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Judgement at Nuremberg

My boys (friends Ron and Jeff), who usually share the screen, shared the stage for the first time this weekend in a production of Jedgement at Nuremberg. They're both fantastic actors. Jeff really tore it up as Colonel Tad Parker. He's a seasoned stage actor. Ron had a small role as the deputy clerk Captain Harrison Beyers, but played it well. This was my first time seeing him play on stage. I also had a pleasant surprise of seeing another familiar face - Kathy, who I met on set of a film I was in with Jeff.

Kathy's an interesting binding element in this 6-degrees of us. This is the first time Ron and Kathy have met, but Kathy and I met because of Ron! And Jeff was there when I met Kathy. Ron told me about extras needed for a film, and Jeff was also in this film. But Ron couldn't make it to the shoot, so it was just me for a while, listening to Jeff and Kathy work through a scene in the next room (Jeff and Kathy were also in another film together a year back). Then my dear friend Jill showed up! Woah! Turns out, Jill is Kathy's daughter! Smallest of small worlds! And now all three of them are on the stage together! It would have been more perfect if Jill had been there opening night, too.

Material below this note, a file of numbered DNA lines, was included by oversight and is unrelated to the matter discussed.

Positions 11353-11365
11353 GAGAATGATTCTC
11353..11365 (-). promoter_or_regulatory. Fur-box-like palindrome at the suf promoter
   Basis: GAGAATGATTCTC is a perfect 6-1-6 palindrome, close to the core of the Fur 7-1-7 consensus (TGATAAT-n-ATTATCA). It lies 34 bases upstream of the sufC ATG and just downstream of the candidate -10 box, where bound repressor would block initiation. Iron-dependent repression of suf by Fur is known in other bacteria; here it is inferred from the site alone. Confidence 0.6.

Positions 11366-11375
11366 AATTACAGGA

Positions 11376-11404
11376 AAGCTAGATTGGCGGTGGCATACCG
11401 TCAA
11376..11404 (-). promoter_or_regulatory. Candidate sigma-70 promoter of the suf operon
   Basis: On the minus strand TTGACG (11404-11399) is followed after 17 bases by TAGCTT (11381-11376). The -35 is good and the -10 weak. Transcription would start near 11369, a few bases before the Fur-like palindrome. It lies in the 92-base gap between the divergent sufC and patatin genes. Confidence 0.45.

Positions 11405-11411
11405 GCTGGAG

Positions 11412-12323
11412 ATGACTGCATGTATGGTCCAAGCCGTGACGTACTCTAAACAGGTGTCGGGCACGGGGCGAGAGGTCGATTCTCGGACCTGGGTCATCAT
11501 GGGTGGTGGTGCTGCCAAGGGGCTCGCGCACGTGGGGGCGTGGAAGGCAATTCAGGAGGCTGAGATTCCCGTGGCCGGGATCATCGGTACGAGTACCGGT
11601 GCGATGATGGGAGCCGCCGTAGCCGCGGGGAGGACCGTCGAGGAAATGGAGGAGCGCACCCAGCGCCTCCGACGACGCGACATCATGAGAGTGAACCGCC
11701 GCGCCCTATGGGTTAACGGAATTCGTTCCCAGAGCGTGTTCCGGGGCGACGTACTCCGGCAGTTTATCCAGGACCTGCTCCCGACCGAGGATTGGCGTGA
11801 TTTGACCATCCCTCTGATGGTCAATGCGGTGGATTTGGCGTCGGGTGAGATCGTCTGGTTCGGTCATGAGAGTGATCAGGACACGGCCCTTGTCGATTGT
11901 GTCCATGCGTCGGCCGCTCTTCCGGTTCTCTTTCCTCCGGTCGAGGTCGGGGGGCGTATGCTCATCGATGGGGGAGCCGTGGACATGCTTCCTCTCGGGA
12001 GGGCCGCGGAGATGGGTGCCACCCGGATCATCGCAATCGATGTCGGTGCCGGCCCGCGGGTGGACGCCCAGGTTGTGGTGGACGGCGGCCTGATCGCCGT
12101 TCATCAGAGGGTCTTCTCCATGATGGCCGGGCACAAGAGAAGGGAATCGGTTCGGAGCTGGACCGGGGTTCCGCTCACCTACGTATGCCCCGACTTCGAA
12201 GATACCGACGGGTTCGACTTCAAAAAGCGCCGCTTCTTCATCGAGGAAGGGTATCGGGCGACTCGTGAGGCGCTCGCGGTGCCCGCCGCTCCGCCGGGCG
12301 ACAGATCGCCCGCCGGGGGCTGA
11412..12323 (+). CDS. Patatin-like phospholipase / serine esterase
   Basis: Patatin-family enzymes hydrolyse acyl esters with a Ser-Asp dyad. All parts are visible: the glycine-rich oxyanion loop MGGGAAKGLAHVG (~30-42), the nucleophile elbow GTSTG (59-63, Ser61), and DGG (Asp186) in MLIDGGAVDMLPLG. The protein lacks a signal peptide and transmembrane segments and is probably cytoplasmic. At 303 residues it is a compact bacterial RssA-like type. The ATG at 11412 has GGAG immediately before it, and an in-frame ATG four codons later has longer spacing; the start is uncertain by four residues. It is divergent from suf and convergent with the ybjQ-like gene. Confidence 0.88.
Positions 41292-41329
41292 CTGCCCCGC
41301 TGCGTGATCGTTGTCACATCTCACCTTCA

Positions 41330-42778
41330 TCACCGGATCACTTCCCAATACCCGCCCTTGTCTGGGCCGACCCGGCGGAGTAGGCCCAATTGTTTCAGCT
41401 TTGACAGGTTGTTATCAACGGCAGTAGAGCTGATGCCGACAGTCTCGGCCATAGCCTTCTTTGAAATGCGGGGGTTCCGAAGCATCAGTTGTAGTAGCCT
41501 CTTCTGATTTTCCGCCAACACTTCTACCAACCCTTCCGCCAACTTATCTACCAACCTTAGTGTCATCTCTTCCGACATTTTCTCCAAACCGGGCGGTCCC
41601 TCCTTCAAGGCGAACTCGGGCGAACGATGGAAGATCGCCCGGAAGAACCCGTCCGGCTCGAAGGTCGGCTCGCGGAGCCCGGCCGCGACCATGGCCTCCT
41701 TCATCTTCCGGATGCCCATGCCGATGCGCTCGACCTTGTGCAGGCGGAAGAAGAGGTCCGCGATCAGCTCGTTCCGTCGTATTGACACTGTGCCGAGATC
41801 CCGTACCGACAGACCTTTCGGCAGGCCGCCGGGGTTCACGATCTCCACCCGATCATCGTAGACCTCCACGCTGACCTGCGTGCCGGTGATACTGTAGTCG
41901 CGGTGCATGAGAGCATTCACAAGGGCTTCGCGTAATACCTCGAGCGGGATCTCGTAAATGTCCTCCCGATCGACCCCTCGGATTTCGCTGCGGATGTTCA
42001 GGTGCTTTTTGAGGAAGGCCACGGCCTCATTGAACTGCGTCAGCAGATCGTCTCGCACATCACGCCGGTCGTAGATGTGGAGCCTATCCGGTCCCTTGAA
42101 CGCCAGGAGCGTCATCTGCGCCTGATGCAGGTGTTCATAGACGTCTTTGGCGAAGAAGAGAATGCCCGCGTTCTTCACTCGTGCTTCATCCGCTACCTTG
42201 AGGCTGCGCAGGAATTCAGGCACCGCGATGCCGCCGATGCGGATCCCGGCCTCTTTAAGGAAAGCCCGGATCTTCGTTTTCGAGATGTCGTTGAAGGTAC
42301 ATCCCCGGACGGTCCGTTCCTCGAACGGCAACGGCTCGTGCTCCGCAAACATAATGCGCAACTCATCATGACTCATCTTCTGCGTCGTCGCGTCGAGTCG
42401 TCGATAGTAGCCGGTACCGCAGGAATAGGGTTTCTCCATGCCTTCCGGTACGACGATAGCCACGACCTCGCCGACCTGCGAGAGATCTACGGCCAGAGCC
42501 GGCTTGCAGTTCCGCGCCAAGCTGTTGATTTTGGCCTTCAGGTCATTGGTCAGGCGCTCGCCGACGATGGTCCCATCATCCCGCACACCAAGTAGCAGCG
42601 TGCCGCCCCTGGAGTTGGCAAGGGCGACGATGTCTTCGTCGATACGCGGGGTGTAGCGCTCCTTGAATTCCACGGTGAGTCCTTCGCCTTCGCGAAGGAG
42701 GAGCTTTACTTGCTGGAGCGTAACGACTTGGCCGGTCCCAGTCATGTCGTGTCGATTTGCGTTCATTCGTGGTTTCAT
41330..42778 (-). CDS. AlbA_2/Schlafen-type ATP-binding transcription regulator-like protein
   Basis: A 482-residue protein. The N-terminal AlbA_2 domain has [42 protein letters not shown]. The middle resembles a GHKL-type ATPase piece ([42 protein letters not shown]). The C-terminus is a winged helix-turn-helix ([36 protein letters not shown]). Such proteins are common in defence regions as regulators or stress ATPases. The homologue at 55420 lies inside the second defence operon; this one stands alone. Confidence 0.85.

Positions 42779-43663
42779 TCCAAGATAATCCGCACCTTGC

The play itself I couldn't get into. The actors were sub-par (with the exception of Ron, Jeff, Kathy, and the judge). It's a play based in Germany, so half the actors needed German accents. But most couldn't pull off both acting and accent. Three of the four Nazis on trial, one witness, and Kathy had great accents and great acting. One witness had a great accent, decent acting, but when he really had to emote, he couldn't pull off both at once. The defence attorney couldn't do the accent AT ALL, but his acting was decent. He should have switched with Jeff, who played the American plaintiff attorney, because Jeff can do the accent. But the director was terrible.

The director had stage presence... but the problem is, he shouldn't have! If an actor did something great, but it went against his wishes, he'd vociferously be angry about it when he probably thought he was quietly brooding in the dark. He also took a phone call in the middle of the performance, which the actors could all hear. The audience couldn't really hear him mostly, but what kind of director distracts his actors like that? Disrespectful!!

Two acts, 22 short scenes. Not a wholly interesting play, except Jeff, and except the video footage of the showers. This shocked me. Really shocked me. All the footage from the camps they showed are things I've never seen. I've seen so many documentaries that involve scenes from the camps, but usually, even if they are different, they are all the same... these were truly something I'd never seen. I can't recommend searching for that for any curiosity except education.